Megan Venn-Wycherley

Lecturer in Educational, Historical and Philosophical Foundations of Computer Science, Computer Science
Office - 404
Fourth Floor
Computational Foundry
Bay Campus
Available For Postgraduate Supervision


I am a researcher and lecturer specialising in the Educational, Historical, and Philosophical Foundations of Computer Science. My research focuses on the intersection of computing education, social mobility, and the roles that universities and technologies can play in facilitating these processes. 

I earned my BSc (Hons) in Computing at Newcastle University, followed by a Master of Research in Digital Civics and a PhD in Infrastructuring School-University Partnerships for Computing Education with Open Lab, Newcastle University. During my PhD, I worked with partner schools, teaching and supporting learning in classrooms to understand the potential and limitations of school-university partnerships for computing education within disadvantaged communities. 

Post-PhD, I served as the Programme Manager for Altitude Foundation, a North East-based social mobility charity dedicated to helping under-resourced young people pursue careers and further education in digital and tech. My role involved designing initiatives to bridge the social, cultural and financials gaps and empower young people to explore computing related opportunities.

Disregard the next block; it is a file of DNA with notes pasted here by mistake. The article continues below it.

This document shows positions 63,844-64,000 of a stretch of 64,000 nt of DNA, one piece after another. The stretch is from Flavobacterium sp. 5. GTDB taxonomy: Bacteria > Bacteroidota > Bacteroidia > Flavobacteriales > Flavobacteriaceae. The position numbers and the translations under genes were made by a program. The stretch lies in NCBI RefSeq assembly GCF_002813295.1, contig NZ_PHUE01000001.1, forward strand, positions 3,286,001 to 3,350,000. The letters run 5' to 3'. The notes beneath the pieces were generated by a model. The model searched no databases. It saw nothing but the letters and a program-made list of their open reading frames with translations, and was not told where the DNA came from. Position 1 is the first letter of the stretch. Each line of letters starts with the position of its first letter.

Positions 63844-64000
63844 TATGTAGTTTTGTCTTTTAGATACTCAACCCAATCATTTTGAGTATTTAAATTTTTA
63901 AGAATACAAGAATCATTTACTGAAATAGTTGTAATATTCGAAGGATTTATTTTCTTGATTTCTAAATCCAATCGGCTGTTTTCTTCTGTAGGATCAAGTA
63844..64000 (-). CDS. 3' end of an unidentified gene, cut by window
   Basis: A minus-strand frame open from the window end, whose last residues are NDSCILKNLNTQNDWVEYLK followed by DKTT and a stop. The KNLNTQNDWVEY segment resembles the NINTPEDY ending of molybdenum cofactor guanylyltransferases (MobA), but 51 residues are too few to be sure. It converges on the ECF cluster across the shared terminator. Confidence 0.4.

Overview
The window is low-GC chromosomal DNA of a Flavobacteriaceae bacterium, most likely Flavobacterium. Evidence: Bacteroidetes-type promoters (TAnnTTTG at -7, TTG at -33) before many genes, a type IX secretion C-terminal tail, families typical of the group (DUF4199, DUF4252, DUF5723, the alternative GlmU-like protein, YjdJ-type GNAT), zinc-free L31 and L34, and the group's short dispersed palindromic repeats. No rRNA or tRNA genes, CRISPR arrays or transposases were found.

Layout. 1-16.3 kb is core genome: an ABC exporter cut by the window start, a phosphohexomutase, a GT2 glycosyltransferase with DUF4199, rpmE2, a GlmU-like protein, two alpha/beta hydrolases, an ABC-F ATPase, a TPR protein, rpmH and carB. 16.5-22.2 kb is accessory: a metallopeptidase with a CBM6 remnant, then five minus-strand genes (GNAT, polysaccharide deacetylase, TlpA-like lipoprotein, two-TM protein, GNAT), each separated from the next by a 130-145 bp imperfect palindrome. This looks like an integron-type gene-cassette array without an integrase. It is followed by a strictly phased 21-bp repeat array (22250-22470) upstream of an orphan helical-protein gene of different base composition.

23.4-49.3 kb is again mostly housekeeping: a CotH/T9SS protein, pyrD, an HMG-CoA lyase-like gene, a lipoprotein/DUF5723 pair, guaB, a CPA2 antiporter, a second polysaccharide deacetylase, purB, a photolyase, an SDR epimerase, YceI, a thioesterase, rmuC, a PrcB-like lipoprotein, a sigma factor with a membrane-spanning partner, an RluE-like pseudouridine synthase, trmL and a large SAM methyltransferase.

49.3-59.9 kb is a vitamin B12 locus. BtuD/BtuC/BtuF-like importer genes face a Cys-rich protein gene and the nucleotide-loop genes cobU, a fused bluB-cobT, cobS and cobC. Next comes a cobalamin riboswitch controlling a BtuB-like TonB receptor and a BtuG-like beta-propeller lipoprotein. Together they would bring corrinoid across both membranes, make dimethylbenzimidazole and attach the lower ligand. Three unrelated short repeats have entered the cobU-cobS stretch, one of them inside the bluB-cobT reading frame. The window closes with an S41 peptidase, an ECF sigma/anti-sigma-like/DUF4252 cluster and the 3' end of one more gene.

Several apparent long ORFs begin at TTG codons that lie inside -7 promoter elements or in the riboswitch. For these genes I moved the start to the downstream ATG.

I am an advocated for inclusive and supportive computing education and social mobility, and am committed to creating and supporting opportunities for those interested in exploring computing. 

Areas Of Expertise

  • Computing Education
  • School-University Partnerships
  • Digital Civics
  • Human-Computer Interaction

Career Highlights


Through my research, I am driven by my experiences working in partnership with schools in disadvantaged communities. Witnessing firsthand the challenges these communities face in accessing quality computing education sparked my interest in understanding the intricate relationship between social mobility and computing education. Therefore, my research looks to explore the following questions:

  • What is the relationship between social mobility and computing education?
  • What is the role of the university in the support of computing education, particularly in disadvantaged communities?
  • How can technology support these processes?

Furthermore, I am particularly interested in collaborative, embedded approaches to research which challenge unidirectional power relationships and involve working with communities to address practical problems while also contributing towards academic goals.